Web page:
Love how someone has disagreed with my previous comment, yet have not bothered to explain what the difference is either.
I would have given this a marginal rating, just under the approval threshold. I disagree with the photo edit suggestions, though, and do think the main photo shows the sign and shopfront well by using the correct angle. It's the description I dislike most: it sounds like an advertisement, and I'd only expect to see things like that on a sponsored stop. You need to sell ME, the reviewer - and not a perspective customer for the business. Convince me better. And after only one rejection, don't publicly place all the blame on "reviewers" - most people here on these forums have been through at least one multi-submission struggle to get a candidate through, knowing that some need more effort than others.
If you're gonna say it's debunked, you gotta show where.
Bonus points if it's after the 3.1 criteria refresh.
This clearly promotes exercise just as much as running around a football pitch, so it is an acceptable POI . But you do need to improve the nomination to get it passed.
The information on the door makes it clear this is open to a wide range of people.
The title is poor as it says nothing that identifies that site, and there are other good suggestions about the description and better supplementary.
People actually do exercise there, instead of only buying equipment. I don't even understand where this comparison comes from.
Honest question that perhaps you may answer.
What is the difference then between a Karate club like that and a store that sells hiking equipment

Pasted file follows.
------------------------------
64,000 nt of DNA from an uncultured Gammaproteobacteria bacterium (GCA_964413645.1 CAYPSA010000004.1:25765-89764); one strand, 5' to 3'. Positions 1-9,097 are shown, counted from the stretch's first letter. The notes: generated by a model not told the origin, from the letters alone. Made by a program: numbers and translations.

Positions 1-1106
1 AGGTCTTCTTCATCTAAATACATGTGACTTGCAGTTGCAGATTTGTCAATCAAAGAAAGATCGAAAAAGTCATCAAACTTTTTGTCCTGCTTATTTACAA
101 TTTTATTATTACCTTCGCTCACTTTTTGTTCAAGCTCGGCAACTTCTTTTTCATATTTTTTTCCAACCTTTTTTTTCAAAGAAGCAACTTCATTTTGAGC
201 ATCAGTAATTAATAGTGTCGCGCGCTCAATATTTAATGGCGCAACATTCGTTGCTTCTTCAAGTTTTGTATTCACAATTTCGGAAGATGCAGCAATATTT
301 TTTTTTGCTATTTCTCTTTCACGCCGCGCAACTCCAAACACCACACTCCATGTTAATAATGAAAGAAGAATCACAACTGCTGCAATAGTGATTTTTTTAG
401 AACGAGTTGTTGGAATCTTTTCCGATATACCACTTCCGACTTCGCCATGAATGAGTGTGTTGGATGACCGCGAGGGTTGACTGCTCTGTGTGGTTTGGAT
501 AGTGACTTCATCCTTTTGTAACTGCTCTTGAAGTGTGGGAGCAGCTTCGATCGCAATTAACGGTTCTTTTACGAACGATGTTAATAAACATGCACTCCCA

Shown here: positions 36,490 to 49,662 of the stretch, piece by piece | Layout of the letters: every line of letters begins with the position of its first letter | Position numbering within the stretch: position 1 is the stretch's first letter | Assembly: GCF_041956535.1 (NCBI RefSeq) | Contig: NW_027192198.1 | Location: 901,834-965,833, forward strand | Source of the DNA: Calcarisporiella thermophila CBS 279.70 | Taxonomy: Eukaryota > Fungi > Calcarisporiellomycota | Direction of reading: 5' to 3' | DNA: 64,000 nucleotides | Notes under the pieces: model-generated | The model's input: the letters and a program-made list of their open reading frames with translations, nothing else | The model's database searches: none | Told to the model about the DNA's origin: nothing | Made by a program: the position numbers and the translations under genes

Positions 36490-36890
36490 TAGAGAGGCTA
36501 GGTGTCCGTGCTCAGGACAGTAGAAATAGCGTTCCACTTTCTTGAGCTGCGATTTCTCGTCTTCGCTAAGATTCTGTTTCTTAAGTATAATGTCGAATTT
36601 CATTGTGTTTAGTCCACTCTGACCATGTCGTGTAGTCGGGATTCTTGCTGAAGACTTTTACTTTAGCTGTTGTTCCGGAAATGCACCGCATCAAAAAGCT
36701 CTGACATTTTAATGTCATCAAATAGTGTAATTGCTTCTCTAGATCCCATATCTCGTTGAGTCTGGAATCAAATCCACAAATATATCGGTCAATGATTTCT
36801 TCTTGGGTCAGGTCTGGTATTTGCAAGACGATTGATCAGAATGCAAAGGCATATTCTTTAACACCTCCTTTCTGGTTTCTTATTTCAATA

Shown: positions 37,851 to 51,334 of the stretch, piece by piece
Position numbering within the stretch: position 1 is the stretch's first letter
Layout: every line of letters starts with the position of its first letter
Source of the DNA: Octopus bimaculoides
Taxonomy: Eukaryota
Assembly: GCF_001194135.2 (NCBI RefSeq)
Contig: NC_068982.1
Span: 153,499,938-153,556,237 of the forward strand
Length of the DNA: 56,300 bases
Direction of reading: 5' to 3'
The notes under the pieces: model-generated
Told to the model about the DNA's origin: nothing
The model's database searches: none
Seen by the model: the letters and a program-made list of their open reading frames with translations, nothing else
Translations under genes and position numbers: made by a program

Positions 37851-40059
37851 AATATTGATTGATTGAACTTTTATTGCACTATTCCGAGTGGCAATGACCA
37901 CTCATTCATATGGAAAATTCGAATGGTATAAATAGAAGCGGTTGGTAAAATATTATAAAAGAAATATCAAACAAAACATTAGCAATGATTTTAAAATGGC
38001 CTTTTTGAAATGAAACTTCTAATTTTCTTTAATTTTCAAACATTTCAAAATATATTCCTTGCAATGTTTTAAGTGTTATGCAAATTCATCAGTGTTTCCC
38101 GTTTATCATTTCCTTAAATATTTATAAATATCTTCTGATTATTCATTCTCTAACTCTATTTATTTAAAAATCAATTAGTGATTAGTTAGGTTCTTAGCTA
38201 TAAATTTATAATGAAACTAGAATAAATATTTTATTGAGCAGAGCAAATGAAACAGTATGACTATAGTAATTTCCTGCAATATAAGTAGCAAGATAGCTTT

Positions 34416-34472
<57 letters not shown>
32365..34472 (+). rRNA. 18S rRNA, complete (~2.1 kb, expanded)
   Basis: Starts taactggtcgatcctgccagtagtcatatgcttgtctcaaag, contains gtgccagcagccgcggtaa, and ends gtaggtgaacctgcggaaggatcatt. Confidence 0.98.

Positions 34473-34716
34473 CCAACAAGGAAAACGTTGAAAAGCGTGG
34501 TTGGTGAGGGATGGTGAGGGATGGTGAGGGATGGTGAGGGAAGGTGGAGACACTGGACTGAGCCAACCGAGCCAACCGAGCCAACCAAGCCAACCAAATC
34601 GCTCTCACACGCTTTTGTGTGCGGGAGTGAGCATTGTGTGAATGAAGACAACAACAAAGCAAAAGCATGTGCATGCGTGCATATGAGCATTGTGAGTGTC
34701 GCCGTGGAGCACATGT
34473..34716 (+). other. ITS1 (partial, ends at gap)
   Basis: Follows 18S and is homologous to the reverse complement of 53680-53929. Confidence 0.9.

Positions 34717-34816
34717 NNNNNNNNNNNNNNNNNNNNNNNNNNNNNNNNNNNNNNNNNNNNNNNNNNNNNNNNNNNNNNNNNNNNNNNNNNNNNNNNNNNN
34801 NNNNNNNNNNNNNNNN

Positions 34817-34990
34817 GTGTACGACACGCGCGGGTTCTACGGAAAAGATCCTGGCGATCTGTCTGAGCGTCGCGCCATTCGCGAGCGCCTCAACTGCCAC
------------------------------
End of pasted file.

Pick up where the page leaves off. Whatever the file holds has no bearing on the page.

Both promote exercise the same way, you go to the store / club and pay your money
One makes you do the work there, the other gives you the gear for you to go walking off down a trail.
What is the fundamental difference in promoting excersise between a karate club and a generic store selling equipment ?
I guess nothing. We should therefore accept sporting goods stores as promoting exercise according to that logic
I'd say it's the same difference between a store that sells golf equipment, and a golf course. It applies to many other sports shops/sport centers.
The difference is that the karate club provides a specific space with tools, equipment, and personnel to learn from and train with. A store that sells equipment doesn't also have a hiking professional on site who teaches you how to hike. Or a hiking trail inside the store.
That's not to say that every karate/sports club is a slam dunk nomination. There are a ton of chains and generic locations, just like gyms. But I wouldn't say it's comparable to an equipment store.
Or is a sporting good store a generic store/ business which would also make a karate club one
Using your example of a golf store, a good one, does offer that, you pay to be taught, you can get the equipment to play, you're taught what to do you can book personal coaching, in that respect theres absolutely no difference between a golf store and a karate club.